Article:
I desperately want to remake “Gone.”
It’s been out for a week, but I think America is ready for a good version of “Gone.” Movie theaters could have posters up that said something like “See the original version of ‘Gone’” and right next to it, there could be a poster saying, “Hey, here’s a version of ‘Gone’ that’s actually a lot more watchable.” I think this would work.
As it stands, “Gone” is something of a thriller. Amanda Seyfried plays a girl who after a harrowing year of having both her parents die, being committed to a mental institution, being kidnapped by a psychopath and being committed to another mental institution (do you get it? She’s sort of crazy! The writers really want us to know that!), is living quietly with her studious sister until one day, her sister is mysteriously kidnapped. Seyfried thinks the kidnapper is after her, goes to the police and is essentially laughed out of the station.
Really, the whole movie hinges on Seyfried. The cops don’t believe her, her friends don’t believe her and she’s packing a .38 revolver and looking for the truth the only way a giant-eyed blonde crazy girl can. That being said, she handles it well. There’s a lot of great work establishing her character as a deeply wounded person with plenty of issues to get through, but the movie sticks her with so much terrible dialogue, awful problems to solve and logical inconsistencies that you can’t help but laugh as she holds up a locksmith in a parking lot in broad daylight.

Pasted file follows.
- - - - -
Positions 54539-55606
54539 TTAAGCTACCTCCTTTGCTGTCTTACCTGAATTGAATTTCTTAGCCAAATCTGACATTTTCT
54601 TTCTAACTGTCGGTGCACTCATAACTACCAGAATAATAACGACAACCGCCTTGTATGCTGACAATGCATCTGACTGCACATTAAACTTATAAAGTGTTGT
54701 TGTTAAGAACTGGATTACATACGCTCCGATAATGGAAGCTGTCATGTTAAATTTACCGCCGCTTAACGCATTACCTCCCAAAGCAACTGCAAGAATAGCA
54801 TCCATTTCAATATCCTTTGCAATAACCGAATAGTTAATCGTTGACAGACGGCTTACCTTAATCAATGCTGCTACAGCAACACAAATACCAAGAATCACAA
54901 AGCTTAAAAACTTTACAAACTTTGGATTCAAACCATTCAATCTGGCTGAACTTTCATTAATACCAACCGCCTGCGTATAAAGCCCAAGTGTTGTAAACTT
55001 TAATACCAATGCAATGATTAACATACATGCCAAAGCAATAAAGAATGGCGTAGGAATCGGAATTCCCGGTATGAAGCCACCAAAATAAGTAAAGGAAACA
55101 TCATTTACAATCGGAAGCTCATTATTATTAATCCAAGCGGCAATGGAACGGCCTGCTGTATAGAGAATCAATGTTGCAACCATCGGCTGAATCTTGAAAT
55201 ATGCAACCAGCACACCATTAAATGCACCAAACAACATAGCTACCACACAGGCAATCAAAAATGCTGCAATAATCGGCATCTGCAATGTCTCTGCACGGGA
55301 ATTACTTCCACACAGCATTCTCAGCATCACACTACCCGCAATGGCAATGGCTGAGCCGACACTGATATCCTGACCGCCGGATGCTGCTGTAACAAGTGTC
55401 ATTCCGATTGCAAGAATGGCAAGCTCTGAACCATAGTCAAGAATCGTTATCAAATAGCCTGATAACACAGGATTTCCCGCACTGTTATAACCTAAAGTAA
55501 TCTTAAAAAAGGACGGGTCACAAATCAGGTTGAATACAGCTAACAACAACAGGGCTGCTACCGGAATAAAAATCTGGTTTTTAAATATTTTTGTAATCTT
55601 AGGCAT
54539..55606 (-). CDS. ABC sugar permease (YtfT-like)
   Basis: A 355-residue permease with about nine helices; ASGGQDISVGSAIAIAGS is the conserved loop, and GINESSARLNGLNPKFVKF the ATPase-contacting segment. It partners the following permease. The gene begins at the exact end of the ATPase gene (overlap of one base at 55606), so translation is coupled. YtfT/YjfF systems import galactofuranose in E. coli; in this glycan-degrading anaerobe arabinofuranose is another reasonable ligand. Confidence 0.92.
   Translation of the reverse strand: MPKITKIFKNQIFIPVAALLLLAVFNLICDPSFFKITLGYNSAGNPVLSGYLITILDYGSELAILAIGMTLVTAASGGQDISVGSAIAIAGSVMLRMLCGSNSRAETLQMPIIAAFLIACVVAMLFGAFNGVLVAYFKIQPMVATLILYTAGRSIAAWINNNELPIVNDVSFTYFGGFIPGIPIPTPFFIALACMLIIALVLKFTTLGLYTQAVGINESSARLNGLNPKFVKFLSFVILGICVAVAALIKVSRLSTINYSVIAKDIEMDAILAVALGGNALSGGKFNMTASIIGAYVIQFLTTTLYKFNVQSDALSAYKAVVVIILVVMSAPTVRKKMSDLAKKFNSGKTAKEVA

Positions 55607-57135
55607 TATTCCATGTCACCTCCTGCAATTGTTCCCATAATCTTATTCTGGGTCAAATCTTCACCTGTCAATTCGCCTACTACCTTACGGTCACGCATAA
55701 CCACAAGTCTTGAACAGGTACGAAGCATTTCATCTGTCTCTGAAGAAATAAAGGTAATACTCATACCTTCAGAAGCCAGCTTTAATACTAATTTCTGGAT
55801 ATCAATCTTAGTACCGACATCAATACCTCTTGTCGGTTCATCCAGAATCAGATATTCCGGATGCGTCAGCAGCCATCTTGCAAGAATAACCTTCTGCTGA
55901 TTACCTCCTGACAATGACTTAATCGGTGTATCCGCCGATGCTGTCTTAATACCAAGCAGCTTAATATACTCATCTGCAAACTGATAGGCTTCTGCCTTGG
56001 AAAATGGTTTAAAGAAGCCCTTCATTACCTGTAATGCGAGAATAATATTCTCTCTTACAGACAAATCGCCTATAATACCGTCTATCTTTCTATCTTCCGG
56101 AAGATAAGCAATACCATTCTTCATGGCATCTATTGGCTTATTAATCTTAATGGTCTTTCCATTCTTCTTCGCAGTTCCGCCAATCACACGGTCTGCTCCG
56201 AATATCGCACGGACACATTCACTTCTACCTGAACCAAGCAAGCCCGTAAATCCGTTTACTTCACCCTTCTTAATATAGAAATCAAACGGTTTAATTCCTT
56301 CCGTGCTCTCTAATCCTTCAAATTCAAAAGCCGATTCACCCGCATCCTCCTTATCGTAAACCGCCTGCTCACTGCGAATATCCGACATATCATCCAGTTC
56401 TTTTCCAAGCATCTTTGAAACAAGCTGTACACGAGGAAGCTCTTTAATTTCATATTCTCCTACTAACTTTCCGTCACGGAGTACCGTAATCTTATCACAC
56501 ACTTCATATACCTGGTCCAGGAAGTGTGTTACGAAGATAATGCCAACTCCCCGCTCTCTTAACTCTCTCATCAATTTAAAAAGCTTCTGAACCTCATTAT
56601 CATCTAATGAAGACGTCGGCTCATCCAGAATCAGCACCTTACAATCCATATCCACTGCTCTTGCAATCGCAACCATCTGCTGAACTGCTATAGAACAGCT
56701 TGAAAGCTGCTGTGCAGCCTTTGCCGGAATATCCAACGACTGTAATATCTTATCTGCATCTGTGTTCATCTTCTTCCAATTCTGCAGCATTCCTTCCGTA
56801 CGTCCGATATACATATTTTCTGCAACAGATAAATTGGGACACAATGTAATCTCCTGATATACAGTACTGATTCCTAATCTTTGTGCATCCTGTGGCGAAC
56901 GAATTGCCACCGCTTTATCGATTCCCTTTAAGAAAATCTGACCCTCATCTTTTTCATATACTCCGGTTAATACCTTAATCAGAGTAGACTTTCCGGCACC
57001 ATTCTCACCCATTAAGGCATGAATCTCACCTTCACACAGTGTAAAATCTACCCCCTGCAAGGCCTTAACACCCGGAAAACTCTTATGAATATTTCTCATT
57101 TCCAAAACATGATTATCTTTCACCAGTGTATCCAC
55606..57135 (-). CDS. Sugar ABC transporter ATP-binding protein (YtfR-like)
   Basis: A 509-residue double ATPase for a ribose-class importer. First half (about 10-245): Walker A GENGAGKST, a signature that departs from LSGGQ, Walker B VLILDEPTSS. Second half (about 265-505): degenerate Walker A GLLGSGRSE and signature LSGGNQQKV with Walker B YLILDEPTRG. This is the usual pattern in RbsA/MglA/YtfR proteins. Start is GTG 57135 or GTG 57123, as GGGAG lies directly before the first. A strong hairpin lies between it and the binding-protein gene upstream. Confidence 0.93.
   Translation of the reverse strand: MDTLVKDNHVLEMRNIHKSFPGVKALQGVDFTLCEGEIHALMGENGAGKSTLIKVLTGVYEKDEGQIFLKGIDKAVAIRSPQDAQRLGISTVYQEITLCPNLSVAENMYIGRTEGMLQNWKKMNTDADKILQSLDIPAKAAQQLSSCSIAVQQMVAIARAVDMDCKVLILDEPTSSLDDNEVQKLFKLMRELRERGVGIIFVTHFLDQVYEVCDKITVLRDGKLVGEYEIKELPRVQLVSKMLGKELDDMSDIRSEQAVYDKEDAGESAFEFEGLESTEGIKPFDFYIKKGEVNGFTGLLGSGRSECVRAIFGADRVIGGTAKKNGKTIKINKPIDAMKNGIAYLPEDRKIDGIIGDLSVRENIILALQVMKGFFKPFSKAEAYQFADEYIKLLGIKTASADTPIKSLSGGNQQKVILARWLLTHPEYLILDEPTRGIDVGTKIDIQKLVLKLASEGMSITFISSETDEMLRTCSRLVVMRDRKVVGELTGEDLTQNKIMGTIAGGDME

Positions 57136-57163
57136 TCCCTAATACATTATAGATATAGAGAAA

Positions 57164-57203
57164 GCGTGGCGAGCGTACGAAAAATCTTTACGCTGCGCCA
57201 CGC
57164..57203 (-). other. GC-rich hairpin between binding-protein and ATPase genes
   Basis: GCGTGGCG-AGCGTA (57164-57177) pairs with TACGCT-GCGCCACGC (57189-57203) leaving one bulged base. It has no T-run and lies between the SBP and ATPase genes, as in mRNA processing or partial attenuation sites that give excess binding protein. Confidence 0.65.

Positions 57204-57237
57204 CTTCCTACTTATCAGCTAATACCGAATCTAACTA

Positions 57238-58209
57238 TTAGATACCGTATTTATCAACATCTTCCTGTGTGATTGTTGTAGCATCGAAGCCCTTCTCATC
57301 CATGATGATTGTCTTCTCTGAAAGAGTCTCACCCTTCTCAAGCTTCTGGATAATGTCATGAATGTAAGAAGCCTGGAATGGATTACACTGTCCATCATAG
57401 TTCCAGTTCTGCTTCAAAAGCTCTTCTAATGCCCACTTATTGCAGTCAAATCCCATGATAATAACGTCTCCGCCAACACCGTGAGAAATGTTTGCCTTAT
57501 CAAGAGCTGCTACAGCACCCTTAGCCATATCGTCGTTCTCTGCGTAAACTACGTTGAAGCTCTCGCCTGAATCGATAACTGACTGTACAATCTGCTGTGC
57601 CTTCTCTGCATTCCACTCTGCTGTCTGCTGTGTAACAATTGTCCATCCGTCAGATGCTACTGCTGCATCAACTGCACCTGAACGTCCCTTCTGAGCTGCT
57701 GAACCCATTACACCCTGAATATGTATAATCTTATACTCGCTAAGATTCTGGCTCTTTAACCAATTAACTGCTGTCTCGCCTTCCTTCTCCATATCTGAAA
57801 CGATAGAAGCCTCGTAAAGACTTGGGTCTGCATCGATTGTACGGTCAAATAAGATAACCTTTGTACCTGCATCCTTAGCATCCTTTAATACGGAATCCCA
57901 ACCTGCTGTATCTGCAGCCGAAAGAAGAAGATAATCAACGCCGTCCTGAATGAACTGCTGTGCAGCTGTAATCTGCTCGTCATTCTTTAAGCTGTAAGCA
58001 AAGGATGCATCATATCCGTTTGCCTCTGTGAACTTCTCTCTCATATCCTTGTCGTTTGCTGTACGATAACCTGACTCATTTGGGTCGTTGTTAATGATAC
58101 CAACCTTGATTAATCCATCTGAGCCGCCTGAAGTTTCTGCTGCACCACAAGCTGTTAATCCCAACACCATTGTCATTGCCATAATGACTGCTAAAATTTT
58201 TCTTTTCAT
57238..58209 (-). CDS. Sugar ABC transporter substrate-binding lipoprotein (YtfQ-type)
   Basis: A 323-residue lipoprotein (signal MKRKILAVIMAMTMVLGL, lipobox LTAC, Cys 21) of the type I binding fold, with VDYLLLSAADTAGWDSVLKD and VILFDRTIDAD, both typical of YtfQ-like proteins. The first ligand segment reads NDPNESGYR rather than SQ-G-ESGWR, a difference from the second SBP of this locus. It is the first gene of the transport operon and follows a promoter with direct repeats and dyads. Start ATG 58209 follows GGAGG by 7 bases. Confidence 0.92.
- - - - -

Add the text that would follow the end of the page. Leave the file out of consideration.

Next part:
Seyfried’s performance is one of the few bright spots of the whole film. The rest of the cast, made up almost entirely of people who look like they have appeared in maybe one episode of Law and Order, are dull at best and poorly written at worst. Making things even more logically problematic, Seyfried seems to live in a world where every disturbed neighbor, janitor and hardware store clerk is an expert eye witness who is willing to tell her anything she needs to know after a couple of lies from her.
Although the camera work, action sequences and general plot are almost unbelievably weak, there are moments of distilled greatness here. Near the end of the film, we watch as Seyfried approaches the killer’s hideout, talking to him on the phone. It’s a chilling, quiet scene as the two unstable characters mince words in the darkness, both moving to the inevitable conclusion.
The ending is also dynamite, pulling no punches in the brutality department and offering a great conclusion that is sadly undone by a second ending that comes all of 30 seconds later. I can’t spoil what happens in those final few seconds, but it is one of the single dumbest moments I’ve ever seen committed to film and it’s an insult to the rest of the movie.
Look, I know people aren’t watching “Gone” looking for high art. Hell, I couldn’t really explain why I saw it and in a couple months, people will probably forget that it was a movie but we deserve better and frankly, Amanda Seyfried deserves better. It’s too bad that she had to prove it in a rarely entertaining, almost never thrilling mystery movie.